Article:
The tree school took a different form in the spring of 2015, when we had the rare occasion to design a school in a refugee camp in Jerusalem based on the tree school principles. Shu’fat camp has been enclosed by walls and fences built by the Israeli government since 2002, trapped in a legal void neither inside nor outside Jerusalem’s borders. Is intervention at all possible in such a distorted and unstable political environment?
Recognizing that the camp is a spatial expression of a particular relation to another place – the place of origin – the school, instead of dismissing this relation, inhabits this tension and contradiction by mirroring the indoor classroom in an outdoor green classroom.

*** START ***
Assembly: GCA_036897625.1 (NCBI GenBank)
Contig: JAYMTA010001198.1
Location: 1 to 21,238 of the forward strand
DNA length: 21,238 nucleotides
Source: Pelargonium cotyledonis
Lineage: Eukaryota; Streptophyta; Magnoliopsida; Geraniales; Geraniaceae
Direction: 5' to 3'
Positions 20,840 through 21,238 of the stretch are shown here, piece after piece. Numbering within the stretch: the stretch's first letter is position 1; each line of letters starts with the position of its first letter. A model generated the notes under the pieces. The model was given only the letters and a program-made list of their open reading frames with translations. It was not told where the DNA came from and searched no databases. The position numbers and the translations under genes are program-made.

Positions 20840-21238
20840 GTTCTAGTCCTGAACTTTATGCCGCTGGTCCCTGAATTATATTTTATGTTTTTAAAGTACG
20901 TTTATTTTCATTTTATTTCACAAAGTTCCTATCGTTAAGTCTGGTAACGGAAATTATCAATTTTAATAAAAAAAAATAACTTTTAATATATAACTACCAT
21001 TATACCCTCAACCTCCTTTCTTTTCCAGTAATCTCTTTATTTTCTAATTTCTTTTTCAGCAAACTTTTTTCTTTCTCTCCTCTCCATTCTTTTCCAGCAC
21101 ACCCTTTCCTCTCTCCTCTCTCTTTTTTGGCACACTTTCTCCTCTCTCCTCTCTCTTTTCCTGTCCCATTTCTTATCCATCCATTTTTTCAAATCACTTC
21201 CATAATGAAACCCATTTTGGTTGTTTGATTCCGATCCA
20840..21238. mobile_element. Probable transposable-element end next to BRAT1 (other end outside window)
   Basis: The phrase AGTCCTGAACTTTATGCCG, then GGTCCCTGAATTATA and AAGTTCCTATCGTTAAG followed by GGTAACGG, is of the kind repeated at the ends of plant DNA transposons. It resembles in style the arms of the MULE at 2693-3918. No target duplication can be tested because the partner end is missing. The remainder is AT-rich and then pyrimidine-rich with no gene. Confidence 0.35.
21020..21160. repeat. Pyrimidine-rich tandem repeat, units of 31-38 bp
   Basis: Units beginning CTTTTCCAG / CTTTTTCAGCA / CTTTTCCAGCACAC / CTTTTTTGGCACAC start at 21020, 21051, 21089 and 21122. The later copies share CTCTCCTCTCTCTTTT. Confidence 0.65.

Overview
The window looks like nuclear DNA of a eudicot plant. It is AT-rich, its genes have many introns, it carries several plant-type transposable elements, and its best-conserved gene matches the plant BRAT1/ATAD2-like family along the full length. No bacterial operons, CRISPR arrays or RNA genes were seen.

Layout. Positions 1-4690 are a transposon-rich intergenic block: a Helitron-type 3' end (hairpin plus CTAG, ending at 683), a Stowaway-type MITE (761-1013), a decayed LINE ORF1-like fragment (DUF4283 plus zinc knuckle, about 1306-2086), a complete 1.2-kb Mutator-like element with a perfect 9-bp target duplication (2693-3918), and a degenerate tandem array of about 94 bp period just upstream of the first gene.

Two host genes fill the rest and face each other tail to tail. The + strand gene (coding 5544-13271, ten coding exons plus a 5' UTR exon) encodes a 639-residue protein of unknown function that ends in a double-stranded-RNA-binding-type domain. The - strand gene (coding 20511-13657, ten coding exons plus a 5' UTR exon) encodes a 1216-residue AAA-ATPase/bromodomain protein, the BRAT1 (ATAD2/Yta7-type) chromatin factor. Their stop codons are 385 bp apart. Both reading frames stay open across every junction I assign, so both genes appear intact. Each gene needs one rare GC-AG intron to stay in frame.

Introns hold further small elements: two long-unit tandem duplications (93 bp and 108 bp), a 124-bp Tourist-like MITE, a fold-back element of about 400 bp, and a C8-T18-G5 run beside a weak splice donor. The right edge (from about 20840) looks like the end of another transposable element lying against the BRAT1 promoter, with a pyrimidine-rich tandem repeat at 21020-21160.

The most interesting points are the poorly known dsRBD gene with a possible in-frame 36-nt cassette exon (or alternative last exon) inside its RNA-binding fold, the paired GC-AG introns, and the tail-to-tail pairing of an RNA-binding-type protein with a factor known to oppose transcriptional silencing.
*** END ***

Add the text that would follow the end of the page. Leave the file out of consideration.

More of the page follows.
The outdoor classroom recalls a particular type of common green open space that existed in Palestine called Bayyaraat (from the Arabic for “wells”), resembling agricultural land constituted by plantations of citrus trees, gardens and a small number of buildings. The outdoor spaces of the school are transformed and reactivated into a space where students can cultivate different trees and reshape their learning environment.